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Did the Houston Rockets mismanage their mid-level exception?

Houston Rockets Daryl Morey (Photo by Bill Baptist/NBAE via Getty Images)
Houston Rockets Daryl Morey (Photo by Bill Baptist/NBAE via Getty Images)
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Houston Rockets General Manager Daryl Morey is known as an elite general manager around the league, but did he make the wrong decision regarding the 2019-20 mid-level exception?

Heading into the 2019-20 season, it was well known that the Houston Rockets were top-heavy and were desperately in need of additional depth. Regardless of whether the Rockets had Chris Paul or Russell Westbrook running the point guard position, it was blatantly obvious that the Rockets were missing the necessary pieces to make a championship run.

Sure, P.J. Tucker is an elite-level defender, but he’s also essentially a non-scorer on a Rockets’ team lacking offensive firepower, with the exception of James Harden and Eric Gordon. But the Rockets were financially strapped for cash and left with few remaining options, so how exactly were they going to add depth?

Enter the mid-level exception, which is a clause that allows teams without cap space to spend money on signing free agents they wouldn’t otherwise be able to afford. As the Rockets were slated to be a taxpaying team, they were granted $5.7 million, which can be divided into multiple players or one player. The only caveat is that the contract duration can only be set at a maximum length of three years for any player signed with the mid-level exception.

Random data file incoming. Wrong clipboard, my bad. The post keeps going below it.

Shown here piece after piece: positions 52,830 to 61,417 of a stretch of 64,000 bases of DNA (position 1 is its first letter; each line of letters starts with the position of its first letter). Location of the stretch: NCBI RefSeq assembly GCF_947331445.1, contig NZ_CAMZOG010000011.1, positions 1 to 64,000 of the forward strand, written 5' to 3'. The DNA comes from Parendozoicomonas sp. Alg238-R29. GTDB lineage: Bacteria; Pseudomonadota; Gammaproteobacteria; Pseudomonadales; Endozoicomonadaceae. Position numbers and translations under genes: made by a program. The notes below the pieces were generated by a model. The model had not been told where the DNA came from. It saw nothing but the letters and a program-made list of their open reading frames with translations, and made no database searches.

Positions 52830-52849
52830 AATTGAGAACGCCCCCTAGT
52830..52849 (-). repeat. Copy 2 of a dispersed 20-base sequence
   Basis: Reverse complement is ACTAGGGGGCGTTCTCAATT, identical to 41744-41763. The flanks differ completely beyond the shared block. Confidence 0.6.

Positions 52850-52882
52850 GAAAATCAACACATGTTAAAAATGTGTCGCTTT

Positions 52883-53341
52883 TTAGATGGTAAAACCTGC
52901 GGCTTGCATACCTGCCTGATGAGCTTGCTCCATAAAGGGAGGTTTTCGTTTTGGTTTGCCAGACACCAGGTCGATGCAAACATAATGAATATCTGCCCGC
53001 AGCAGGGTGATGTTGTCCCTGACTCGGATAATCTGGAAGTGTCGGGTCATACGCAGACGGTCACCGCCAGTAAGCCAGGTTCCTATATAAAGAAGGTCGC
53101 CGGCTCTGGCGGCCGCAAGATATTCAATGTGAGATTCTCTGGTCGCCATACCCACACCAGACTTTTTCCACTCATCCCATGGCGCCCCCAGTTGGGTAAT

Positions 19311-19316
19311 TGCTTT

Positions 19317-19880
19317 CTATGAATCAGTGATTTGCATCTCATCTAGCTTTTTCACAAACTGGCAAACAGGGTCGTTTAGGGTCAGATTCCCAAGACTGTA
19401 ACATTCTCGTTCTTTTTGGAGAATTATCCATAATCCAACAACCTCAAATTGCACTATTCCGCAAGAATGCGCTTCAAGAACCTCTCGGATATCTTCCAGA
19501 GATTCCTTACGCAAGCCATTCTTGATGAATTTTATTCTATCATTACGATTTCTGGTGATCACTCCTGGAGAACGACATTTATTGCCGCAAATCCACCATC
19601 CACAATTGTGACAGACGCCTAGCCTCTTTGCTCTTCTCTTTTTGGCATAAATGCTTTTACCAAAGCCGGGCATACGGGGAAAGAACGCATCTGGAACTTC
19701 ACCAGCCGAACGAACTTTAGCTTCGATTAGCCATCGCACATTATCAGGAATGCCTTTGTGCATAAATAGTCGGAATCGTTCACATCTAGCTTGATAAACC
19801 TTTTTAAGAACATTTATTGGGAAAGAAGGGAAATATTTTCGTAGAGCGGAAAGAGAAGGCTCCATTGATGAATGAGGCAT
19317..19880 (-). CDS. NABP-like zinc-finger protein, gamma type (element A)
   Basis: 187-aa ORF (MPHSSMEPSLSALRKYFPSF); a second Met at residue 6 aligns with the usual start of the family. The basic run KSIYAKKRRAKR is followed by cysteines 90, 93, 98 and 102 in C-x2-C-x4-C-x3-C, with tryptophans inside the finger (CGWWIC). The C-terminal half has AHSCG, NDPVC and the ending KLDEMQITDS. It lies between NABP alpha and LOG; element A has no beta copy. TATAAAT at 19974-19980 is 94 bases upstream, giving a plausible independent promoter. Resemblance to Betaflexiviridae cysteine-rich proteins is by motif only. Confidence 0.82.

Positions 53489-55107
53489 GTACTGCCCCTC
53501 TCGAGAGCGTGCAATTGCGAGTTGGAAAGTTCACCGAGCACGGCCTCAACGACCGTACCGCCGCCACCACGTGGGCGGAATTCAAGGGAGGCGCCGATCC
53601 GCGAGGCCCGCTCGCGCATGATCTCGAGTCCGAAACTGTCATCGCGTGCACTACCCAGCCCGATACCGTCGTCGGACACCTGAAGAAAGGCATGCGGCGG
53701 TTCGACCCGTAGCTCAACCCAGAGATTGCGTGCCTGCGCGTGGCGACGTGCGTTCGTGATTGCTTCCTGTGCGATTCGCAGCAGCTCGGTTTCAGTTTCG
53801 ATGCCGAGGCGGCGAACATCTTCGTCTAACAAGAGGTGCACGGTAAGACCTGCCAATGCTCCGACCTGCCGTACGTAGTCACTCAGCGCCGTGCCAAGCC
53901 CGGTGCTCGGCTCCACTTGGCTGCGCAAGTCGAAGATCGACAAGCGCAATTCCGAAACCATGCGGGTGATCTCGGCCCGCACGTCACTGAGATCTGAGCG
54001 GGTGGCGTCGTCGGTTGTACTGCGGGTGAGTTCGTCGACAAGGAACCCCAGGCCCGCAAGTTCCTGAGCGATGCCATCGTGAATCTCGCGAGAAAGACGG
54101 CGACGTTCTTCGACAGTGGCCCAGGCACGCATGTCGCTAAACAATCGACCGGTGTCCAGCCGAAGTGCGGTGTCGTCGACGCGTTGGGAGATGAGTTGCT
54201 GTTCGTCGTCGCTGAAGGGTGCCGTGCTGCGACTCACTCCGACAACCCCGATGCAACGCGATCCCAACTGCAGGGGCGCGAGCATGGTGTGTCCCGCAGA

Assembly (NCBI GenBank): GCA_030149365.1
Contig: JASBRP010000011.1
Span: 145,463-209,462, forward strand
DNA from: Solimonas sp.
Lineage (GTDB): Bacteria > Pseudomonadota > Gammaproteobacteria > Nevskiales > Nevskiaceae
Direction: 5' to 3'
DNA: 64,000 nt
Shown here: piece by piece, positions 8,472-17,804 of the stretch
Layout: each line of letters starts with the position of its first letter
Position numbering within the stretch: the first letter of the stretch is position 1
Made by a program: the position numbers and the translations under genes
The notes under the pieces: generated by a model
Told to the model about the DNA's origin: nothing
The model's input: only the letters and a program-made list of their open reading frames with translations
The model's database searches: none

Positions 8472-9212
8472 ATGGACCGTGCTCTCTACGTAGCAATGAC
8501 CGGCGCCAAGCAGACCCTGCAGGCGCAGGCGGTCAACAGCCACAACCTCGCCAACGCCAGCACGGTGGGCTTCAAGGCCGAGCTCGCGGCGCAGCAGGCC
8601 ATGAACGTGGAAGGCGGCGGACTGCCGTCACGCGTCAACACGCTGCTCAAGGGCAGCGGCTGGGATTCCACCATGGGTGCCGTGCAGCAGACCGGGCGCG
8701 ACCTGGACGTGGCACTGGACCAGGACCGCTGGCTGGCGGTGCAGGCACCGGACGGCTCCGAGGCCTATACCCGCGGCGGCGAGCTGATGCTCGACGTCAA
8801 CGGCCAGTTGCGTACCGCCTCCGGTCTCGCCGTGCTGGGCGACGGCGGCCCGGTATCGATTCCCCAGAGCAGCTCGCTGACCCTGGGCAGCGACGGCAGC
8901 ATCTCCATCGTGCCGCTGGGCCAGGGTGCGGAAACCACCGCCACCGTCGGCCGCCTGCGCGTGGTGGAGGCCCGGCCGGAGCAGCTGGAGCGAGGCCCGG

The Rockets decided to spend $3.5 million of their mid-level exception on Danuel House, who had become a fan favorite at the time following his breakout 2018-29 season. This left the Rockets with $2.1 million remaining on the MLE, which they decided not to use on any other players during the off-season. This proved to be a beneficial decision because it gave the Rockets the ability to sign rookie guard Chris Clemons to a standard deal as the season was underway.

This has left the Rockets with roughly $1.6 million in unspent money on the MLE, which raises the question of why the Rockets didn’t spend more. The Rockets obviously have their best chance of winning a title this season with the dismantling of the Golden State Warriors, so why not spend money the Rockets had at their disposal? On top of that, why not maximize on James Harden’s prime years?

Although the Rockets may have appeased the fan base by keeping two of Rockets Nation’s most popular players, would it have been better to have added another player or two? We previously discussed how Danuel House has been struggling, which is actually putting it politely. Over the last two games, House has averaged a measly 5.5 points per game on 30 percent from the field and 14 percent from downtown in spite of averaging 24 minutes per game during that span.

On top of that, we all know that Rockets coach Mike D’Antoni has been disinterested in giving significant playing time to Clemons, which was also evident during the Rockets’ last two games, as Clemons didn’t play at all. This is intriguing considering the fact that Russell Westbrook didn’t play against the Memphis Grizzlies, as he’s continued the load management plan of resting the 2017 MVP on back-to-backs.

Granted, we’d have to expect House to shoot himself out of his recent slump but what exactly was the point in inking Clemons if MDA isn’t going to play him? More importantly, what is the benefit of not maximizing the MLE while other Western Conference teams continue to improve their roster?

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We’ll have to see what Morey has up his sleeve but it’s an interesting decision to not spend the entirety of the MLE the Houston Rockets had available.

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